Feb. 14 (Bloomberg) -- China’s soybean imports in the five months ending this month may climb to a record on stockpiling as a cushion in case of export supply disruptions, Oil World said.
Chinese imports of soybeans may be 23.6 million tons for October through February, the Hamburg-based research company said in a report today. That’s up 1.5 million tons from a year earlier, it said. Imports by China, the world’s biggest buyer of the oilseed, will total 56.4 million tons for the year ended Sept. 30, up 7.8 percent from a year earlier, it said.
“The drought losses in South America are going to have some major consequences for the Chinese buying policy,” Oil World said. “With the growing supply risks, China will probably step up its soybean purchases in an effort to hold sufficiently large stocks as a cushion against potential supply disruptions in the major exporting countries later this year.”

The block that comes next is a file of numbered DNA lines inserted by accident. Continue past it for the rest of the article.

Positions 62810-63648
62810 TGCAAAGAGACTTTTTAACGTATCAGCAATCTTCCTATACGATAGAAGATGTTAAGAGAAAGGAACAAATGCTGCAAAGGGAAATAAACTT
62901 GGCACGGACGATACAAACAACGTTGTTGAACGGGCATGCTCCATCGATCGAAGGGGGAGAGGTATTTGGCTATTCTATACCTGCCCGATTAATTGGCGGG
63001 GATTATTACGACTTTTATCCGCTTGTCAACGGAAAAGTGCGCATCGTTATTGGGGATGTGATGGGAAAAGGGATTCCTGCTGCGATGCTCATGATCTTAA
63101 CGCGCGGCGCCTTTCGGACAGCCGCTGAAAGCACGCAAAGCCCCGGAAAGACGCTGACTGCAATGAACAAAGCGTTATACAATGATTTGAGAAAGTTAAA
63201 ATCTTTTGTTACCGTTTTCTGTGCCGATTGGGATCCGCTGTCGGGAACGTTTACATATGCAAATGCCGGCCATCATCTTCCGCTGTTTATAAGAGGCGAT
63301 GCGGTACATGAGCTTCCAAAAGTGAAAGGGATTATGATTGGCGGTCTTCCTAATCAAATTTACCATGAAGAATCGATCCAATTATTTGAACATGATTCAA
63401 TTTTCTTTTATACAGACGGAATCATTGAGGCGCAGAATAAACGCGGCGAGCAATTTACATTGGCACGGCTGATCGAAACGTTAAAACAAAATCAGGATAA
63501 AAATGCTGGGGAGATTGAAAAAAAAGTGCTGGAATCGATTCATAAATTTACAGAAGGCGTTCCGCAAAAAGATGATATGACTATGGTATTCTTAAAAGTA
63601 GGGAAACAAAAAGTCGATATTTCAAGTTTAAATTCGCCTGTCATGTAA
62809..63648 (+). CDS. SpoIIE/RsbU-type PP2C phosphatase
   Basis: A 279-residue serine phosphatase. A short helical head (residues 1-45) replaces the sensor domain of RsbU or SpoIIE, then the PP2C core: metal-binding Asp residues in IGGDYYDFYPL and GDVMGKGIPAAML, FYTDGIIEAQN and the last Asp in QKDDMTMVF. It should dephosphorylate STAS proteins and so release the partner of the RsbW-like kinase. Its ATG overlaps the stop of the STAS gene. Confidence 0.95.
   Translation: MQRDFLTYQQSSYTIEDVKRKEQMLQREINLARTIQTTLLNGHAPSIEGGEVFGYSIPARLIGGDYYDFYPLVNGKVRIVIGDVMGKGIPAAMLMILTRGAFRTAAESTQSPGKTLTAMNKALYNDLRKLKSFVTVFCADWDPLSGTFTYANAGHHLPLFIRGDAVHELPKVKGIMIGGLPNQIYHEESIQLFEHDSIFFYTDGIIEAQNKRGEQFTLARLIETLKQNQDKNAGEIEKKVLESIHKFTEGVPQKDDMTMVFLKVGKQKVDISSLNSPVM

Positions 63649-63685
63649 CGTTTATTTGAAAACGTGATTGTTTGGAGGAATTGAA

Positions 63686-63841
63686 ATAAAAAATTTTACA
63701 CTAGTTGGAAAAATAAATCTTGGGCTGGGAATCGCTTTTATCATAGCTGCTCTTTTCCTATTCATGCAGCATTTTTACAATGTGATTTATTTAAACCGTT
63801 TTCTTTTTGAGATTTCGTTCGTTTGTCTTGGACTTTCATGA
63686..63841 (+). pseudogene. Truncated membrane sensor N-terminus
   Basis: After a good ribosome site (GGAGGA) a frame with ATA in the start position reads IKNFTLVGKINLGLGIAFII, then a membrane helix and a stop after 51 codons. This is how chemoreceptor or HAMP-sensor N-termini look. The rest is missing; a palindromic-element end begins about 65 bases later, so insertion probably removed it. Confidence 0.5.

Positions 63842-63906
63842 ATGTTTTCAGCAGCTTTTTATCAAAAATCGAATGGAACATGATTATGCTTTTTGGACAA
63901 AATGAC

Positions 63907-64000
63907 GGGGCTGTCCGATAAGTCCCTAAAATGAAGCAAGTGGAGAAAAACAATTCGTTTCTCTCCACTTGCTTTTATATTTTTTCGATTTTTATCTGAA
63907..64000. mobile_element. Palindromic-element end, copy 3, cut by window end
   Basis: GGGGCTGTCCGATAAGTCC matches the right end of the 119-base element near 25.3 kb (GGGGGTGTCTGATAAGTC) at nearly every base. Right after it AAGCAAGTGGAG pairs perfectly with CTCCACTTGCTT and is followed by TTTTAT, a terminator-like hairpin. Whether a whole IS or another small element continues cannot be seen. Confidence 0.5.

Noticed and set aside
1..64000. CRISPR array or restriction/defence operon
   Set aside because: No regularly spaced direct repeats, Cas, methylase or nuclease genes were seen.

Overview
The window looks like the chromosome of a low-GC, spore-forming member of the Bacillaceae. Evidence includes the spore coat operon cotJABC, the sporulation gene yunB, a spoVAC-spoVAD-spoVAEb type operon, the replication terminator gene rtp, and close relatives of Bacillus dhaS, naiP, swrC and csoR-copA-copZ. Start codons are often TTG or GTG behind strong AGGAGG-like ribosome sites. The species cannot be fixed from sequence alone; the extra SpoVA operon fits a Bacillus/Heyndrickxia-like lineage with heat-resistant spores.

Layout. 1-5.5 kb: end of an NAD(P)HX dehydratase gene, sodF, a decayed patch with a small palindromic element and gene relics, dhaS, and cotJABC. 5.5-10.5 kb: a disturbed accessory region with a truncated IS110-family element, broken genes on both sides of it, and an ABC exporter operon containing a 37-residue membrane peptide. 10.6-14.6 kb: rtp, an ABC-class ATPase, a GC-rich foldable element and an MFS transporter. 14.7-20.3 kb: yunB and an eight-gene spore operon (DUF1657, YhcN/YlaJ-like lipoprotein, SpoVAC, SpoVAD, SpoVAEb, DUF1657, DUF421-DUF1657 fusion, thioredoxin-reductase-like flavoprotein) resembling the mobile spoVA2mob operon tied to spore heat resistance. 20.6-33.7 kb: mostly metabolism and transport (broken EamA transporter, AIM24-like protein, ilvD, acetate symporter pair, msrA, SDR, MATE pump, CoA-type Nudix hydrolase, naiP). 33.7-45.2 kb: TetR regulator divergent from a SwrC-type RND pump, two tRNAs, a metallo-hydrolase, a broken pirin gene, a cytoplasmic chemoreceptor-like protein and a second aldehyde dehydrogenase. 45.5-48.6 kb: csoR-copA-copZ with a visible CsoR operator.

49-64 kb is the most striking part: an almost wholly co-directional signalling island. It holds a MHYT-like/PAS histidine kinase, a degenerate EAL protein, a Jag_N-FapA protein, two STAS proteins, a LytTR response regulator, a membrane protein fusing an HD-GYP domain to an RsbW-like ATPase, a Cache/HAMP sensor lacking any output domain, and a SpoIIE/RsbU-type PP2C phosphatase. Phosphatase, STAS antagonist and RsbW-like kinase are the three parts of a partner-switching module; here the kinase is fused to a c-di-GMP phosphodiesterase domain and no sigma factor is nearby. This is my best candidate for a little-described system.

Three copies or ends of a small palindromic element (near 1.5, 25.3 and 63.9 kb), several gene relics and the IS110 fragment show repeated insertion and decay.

Soybean futures have gained 2.7 percent this year as of yesterday because dry weather curbed prospects in South America. The price dropped 14 percent last year.
Chinese imports from Brazil jumped from 1.86 million tons to 5.65 million tons in the five-month period and purchases from Argentina gained 11 percent, according to the report. China will probably increase imports from the U.S. in March through August and again in the first half of the U.S. crop season from September through February 2013, Oil World said.
Brazil is expected to be the largest exporter of soybeans in the 2011-12 marketing year, followed by the U.S., according to the U.S. Department of Agriculture.
To contact the reporter on this story: Tony C. Dreibus in London at email@example.com.
To contact the editor responsible for this story: Claudia Carpenter at Ccarpenter2@bloomberg.net.